Maths symbols are a foreign language

16th June 2006 at 01:00
Your article "What's wrong with maths?" (TES, June 2) asks important questions about the way that written mathematics is taught to young children.

Abstract symbols such as "+" and "=" and written "sums" can be as problematic for young learners as learning to write in the first place and as foreign to them as writing in an unknown alphabet or script.

It has been known for many years that "written" maths causes difficulties for young children, yet this important aspect of the curriculum is still barely addressed. Of course, number games and practical maths (eg with blocks, sand, water and games) provide valuable mathematical experiences, but are not directly related to children's understanding of written mathematics.

Our research has shown that children learn about written maths through using their own "written" symbols and exploring calculations through their own graphics. This is inclusive maths that builds deep understanding of the written language of mathematics and establishes strong foundations for the future.

Curriculum guidance for the foundation stage and numeracy strategy advocates "building on" children's early marks and encouraging them to explore their own written methods. Ofsted has said a lack of opportunities for children to explore their own ways of calculating are a "barrier to creativity".

However, our recent research with almost 250 teachers and practitioners from nursery to Year 1, showed that there is considerable confusion over the official guidance about starting to teach written maths. Current research also highlights the tensions over developing children's early marks.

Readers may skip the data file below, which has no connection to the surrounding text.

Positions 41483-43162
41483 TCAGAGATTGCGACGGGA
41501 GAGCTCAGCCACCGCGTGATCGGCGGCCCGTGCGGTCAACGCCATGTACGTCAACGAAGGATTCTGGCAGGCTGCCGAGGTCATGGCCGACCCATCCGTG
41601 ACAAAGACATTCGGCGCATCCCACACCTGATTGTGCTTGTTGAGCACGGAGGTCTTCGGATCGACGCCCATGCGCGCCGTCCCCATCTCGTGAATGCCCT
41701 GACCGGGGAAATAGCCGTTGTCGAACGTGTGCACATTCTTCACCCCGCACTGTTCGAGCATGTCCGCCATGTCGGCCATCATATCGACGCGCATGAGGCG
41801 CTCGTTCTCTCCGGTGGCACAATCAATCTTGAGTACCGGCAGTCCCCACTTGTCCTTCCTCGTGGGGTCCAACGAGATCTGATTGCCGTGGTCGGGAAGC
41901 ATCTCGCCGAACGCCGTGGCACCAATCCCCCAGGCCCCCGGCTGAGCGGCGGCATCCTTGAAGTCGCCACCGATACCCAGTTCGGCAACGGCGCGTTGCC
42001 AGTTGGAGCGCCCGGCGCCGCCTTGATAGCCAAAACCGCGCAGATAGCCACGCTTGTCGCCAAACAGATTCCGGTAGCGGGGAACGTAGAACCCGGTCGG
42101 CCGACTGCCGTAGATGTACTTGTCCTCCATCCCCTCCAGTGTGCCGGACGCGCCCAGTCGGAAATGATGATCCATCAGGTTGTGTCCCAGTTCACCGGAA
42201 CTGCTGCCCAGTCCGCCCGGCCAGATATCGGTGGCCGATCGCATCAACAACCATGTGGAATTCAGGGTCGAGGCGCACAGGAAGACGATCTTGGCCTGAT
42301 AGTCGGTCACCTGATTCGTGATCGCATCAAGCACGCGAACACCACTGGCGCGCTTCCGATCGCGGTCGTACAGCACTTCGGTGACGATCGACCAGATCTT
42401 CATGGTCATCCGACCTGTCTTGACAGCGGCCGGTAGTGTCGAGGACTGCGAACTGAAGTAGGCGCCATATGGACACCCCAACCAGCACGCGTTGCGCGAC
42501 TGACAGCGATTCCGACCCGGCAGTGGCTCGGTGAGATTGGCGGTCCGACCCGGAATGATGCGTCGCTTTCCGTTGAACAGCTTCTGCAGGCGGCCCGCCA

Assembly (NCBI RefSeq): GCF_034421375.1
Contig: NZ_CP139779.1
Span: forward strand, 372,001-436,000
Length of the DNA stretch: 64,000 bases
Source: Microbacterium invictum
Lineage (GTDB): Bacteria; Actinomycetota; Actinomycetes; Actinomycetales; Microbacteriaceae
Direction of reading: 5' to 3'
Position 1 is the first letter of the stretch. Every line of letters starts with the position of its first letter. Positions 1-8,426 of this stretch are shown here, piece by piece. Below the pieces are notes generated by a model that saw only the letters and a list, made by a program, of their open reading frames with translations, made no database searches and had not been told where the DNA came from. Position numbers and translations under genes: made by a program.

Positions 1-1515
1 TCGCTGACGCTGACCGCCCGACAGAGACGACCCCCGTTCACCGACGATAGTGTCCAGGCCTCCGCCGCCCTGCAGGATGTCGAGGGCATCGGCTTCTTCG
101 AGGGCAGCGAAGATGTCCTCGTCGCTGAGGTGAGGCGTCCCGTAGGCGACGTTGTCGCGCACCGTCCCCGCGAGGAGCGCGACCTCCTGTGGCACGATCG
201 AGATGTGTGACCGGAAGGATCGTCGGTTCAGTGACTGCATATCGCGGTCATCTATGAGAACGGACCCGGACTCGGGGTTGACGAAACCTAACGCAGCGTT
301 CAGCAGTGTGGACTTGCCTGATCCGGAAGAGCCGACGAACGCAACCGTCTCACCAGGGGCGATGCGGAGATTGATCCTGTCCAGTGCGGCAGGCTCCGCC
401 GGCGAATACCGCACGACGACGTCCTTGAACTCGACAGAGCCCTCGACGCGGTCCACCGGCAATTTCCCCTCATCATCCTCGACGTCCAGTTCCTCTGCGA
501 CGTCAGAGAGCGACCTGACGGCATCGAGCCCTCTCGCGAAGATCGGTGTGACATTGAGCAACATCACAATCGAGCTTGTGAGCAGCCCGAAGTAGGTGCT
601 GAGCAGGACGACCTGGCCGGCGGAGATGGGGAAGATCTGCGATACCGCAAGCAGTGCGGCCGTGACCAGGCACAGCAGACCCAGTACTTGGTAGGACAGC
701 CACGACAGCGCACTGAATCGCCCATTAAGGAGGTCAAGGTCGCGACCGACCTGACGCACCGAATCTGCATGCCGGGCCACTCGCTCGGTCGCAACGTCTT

One nursery teacher explained that there is a "no-man's land" between very early mark-making and standard written maths.

There is a dearth of guidance on how teachers should support the beginnings of written mathematics and no examples of children's own graphics are included in official documents.

Another problem is that neither the foundation stage document nor the National Numeracy Strategy shows the development of children's mathematical graphics, something that would be invaluable in supporting adults'

understanding and assessment.

The question is not "what's wrong with maths?", but "how can we make the beginnings of written mathematics right for young children?"

Supporting children's own mathematical graphics could offer a solution to this important question and establish confidence, enjoyment and understanding in mathematics from an early age.

Maulfry Worthington

Doctoral researcher

Free University, Amsterdam

Elizabeth Carruthers

Head, Redcliffe children's centre, Bristol

(both former National Numeracy Strategy consultants)

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